By Jan Harvey
LONDON — Gold slid to a two-month low on Wednesday after forecast-beating US jobs data stoked speculation that the Federal Reserve would move ahead with plans to raise interest rates, propelling the dollar index to its highest in three weeks.
The dollar rose after a report by a payrolls processor showed US private employers added 177,000 jobs in August, above economists’ forecasts. That supported expectations for Friday’s closely watched US payrolls report to be strong. An upbeat payrolls report would support the view that further US rate hikes may be on the cards, after Fed officials sounded a hawkish note at a meeting last weekend.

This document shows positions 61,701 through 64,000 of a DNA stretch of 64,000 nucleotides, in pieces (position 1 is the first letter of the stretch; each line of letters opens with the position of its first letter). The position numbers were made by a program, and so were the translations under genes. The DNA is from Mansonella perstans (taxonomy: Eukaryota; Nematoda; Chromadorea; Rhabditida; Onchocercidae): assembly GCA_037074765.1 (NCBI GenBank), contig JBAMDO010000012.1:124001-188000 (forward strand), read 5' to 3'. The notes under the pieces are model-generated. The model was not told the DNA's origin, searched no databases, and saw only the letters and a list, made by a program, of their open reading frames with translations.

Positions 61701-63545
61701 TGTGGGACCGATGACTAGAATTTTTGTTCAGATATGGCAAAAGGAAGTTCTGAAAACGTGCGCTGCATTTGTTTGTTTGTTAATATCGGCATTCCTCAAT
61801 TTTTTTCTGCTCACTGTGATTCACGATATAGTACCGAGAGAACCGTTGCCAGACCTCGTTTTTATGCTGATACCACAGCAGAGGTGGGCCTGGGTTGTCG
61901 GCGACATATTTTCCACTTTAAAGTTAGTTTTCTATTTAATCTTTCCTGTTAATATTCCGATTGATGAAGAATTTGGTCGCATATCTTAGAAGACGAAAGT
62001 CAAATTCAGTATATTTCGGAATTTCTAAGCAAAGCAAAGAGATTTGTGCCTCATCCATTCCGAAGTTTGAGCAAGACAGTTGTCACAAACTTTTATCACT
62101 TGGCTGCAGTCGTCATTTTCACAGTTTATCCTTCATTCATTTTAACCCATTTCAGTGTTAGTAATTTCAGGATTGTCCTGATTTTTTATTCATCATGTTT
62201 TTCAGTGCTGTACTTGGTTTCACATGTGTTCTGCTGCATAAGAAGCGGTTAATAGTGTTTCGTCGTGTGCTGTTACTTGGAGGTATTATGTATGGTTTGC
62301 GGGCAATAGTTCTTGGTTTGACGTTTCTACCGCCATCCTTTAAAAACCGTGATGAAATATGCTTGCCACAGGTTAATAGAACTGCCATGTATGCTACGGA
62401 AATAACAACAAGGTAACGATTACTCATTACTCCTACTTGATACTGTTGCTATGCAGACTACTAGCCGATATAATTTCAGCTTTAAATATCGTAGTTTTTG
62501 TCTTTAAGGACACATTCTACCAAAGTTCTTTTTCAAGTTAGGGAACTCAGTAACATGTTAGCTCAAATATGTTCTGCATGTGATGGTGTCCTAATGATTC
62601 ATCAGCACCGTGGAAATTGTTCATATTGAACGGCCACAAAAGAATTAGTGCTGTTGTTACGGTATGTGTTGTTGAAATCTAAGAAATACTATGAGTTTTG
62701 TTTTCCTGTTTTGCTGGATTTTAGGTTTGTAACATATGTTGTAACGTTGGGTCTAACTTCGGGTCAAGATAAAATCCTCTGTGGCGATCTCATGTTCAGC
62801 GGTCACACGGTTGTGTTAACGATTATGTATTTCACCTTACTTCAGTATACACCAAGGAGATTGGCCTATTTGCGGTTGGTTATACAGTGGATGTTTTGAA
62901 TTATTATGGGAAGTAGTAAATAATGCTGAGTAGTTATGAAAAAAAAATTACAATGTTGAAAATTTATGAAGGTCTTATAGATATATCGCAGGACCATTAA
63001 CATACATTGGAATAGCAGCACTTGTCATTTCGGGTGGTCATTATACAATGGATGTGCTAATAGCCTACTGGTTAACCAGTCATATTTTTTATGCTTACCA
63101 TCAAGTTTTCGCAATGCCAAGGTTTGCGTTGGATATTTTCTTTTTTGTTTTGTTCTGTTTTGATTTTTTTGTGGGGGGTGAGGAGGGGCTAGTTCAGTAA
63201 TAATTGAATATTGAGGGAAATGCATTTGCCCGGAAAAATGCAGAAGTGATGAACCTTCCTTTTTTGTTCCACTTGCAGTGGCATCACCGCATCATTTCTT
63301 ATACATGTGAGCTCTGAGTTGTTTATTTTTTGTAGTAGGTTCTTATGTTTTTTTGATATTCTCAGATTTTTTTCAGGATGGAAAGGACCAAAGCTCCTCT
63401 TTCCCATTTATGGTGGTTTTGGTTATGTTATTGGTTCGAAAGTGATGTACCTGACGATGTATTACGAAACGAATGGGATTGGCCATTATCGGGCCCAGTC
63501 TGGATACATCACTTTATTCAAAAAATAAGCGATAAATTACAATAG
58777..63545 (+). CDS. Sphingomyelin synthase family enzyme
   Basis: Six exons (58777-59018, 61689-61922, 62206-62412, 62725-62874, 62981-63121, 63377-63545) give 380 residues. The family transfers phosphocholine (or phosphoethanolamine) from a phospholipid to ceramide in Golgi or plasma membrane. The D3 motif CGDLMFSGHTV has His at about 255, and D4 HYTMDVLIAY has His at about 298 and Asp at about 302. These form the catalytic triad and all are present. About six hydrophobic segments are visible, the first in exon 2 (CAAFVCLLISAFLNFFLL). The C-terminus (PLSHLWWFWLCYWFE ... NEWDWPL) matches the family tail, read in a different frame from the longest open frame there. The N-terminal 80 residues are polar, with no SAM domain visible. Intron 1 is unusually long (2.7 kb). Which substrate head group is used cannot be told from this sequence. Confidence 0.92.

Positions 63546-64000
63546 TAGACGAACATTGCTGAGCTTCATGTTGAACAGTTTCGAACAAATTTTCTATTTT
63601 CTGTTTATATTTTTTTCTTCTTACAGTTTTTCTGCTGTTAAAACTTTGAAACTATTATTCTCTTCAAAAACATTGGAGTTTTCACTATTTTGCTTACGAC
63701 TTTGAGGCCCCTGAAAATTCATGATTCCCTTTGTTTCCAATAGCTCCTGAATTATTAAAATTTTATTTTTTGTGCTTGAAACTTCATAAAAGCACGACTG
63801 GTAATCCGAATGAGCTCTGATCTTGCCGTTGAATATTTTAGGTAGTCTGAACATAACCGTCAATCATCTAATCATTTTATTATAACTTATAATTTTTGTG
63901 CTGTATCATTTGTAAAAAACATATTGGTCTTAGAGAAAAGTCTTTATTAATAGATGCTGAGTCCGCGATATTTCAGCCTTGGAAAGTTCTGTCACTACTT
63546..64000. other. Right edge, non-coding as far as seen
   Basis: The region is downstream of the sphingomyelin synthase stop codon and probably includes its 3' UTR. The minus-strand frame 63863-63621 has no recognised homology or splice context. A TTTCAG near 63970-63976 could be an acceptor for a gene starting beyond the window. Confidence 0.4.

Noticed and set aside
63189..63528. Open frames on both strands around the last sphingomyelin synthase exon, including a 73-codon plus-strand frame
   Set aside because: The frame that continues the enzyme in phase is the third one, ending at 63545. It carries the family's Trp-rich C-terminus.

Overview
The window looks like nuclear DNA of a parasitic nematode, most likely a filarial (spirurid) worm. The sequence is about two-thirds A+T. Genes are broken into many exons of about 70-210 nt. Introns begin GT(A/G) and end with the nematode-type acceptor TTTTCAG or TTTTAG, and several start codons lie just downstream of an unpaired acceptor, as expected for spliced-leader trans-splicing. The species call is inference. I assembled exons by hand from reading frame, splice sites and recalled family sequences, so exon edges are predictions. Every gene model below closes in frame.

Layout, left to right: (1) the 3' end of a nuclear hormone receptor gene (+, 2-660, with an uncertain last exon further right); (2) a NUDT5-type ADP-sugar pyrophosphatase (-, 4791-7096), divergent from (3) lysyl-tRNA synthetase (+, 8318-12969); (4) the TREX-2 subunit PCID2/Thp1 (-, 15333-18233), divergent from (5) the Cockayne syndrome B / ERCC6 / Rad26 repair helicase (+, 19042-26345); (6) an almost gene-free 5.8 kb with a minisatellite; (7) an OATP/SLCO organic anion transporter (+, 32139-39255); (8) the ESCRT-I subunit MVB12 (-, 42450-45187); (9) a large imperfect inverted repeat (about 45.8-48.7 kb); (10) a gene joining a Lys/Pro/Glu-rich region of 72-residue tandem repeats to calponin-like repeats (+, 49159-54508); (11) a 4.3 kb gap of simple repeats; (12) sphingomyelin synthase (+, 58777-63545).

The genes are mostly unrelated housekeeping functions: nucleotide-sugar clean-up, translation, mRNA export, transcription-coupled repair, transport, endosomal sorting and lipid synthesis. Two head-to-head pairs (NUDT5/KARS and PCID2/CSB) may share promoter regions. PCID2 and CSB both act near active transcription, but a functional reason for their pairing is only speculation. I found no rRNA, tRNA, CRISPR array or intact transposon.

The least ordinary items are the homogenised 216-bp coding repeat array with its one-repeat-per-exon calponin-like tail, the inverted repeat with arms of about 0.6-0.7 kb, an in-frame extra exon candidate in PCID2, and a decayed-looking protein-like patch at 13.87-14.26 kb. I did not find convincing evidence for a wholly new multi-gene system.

Spot gold fell to its lowest since June 24 at $1,304.91 an ounce and was $1,309.60 an ounce at 2.00pm GMT, down 0.1%. The metal is heading for a 2.8% drop in August. US gold futures were down $4.10 at $1,312.40.
Technical selling, US dollar strength and rate hike speculation have been behind gold’s weakness on Wednesday, Commerzbank analyst Carsten Fritsch said, adding that gold is now closing in on support at the psychologically key $1,300 level.
"The last time gold traded below $1,300 an ounce was on the day after the Brexit referendum," he said. The precious metal surged 5% in a single day after Britain voted to leave the European Union in late June, subsequently hitting more than two-year highs. It has now surrendered the bulk of those gains.